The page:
We believe it is important to educate beneficiaries on the benefits of value-based care and are planning to work with consumer advocates and interested parties to develop and implement strategies to effectively communicate the benefits of value-based care to Medicare beneficiaries, including improving Medicare & You content. We also recognize that the current requirement for ACOs to notify beneficiaries annually has created unintended burden and confusion, as reported by ACOs. We are proposing to modify the requirement for ACOs to provide a beneficiary notice prior to or at the first primary care service visit annually to providing the notice prior to or at the first primary care service visit once per agreement period, with a follow-up beneficiary communication taking place within 180 days after the beneficiary notice is provided, effective for performance years beginning January 1, 2023 and in subsequent years. The goal of this follow-up beneficiary communication is to promote beneficiary comprehension around the standardized written notice by ensuring they understood its content and providing an opportunity for beneficiaries to ask any outstanding questions they may have.
We are also proposing to further clarify our current policy that all ACO participant practices and facilities need to post signs notifying beneficiaries of their participation in an ACO, what it means for their care, and their ability to decline claims data sharing and voluntary align to their primary clinicians. We also note that our current regulations require practices and facilities providing primary care services to make the individual notice available upon request.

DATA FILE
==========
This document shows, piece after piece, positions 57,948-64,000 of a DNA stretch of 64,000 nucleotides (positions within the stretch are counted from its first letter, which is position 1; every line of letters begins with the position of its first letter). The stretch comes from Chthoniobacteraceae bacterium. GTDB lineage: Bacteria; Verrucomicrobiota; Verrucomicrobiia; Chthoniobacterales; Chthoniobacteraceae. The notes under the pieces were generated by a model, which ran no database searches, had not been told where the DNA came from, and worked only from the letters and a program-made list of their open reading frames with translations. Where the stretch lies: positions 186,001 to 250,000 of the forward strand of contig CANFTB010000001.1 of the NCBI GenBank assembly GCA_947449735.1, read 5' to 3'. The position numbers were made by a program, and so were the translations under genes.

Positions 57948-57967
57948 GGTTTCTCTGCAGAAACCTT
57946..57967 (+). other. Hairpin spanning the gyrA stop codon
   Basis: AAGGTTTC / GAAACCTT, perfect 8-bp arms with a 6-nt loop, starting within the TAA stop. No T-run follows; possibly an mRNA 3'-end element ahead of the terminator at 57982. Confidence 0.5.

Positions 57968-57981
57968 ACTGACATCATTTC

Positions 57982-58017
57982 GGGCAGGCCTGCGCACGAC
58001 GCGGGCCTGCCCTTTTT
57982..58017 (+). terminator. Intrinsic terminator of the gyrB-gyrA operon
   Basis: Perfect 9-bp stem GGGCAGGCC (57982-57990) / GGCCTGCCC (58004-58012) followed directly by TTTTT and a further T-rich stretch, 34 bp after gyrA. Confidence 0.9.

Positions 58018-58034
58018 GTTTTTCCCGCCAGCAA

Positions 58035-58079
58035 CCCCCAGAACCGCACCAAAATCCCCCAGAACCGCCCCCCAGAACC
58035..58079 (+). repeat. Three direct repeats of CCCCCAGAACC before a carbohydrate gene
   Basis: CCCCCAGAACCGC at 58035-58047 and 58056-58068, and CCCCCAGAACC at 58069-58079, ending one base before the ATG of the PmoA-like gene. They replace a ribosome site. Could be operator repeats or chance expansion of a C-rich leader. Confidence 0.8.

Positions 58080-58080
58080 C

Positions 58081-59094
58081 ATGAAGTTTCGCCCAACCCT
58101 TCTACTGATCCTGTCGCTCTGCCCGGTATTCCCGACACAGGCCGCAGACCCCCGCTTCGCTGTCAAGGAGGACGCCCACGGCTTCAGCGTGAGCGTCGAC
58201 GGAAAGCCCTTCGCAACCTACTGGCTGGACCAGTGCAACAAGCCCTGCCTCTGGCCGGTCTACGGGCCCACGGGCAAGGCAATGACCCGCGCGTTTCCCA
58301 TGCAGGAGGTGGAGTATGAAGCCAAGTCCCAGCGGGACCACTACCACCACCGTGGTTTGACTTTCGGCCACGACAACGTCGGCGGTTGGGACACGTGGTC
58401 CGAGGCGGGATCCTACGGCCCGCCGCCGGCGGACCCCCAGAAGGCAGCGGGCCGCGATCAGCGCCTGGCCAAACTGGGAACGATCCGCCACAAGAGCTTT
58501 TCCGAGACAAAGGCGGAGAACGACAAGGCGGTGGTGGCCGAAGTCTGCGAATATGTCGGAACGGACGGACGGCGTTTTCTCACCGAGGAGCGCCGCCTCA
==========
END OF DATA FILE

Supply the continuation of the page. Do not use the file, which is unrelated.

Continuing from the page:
We seek comment on the proposed frequency of the notification and whether our proposal would reduce net burden and mitigate any potential beneficiary confusion.
SNF 3-day Rule Waiver Application
In prior rulemaking we removed requirements for applicants to provide narratives during the application process in an effort to reduce burden. Similarly, based on our prior experience, we propose to remove the requirement for ACOs applying for the SNF 3-Day Rule Waiver to provide narratives describing its communication plan, care management plan, and beneficiary evaluation and admission plan. For performance years beginning January 1, 2024, and subsequent years, we propose to require ACOs to submit attestations that they have established the relevant plans.
We are proposing to update data sharing regulations to add that ACOs acting as organized health care agreements (OHCAs) may request aggregate reports and beneficiary-identifiable claims data from CMS, and indicate ACOs may choose to structure themselves as OHCAs in order to reduce burden with reporting eCQMs/MIPS CQMs. This is proposed to be effective for performance years beginning January 1, 2023, and subsequent years.
Updates to ACO Beneficiary Assignment Methodology
We are proposing revisions to the definition of primary care services that are used for purposes of beneficiary assignment including to incorporate new prolonged services codes and new chronic pain management codes to ensure that the Shared Savings Program assignment methodology remains consistent with billing and coding guidelines. These proposed changes would be applicable for the performance years starting on January 1, 2023, and in subsequent years.
We are also proposing to modify our approach for identifying facilities, such as Federally Qualified Health Centers, Rural Health Clinics, Electing Teaching Amendment hospitals, and Method II Critical Access Hospitals, identified by CMS Certification Numbers (CCNs) on ACO participant lists used to assign beneficiaries, to account for changes in CCN enrollment during the performance year. These proposed updates would be applicable for the performance year starting on January 1, 2023, and subsequent performance years.
For a fact sheet on the CY 2023 Quality Payment Program proposed changes, please visit (clicking link downloads zip file): https://qpp-cm-prod-content.s3.amazonaws.com/uploads/1972/2023%20Quality%20Payment%20Program%20Proposed%20Rule%20Resources.zip
For a CMS blog on the proposed behavioral health changes, please visit: https://www.cms.gov/blog/strengthening-behavioral-health-care-people-medicare
 Refer to the “Shared Savings Program Fast Facts- As of January 1, 2022” available at
 Refer to the “Performance Year Financial and Quality Results” Public Use Files available at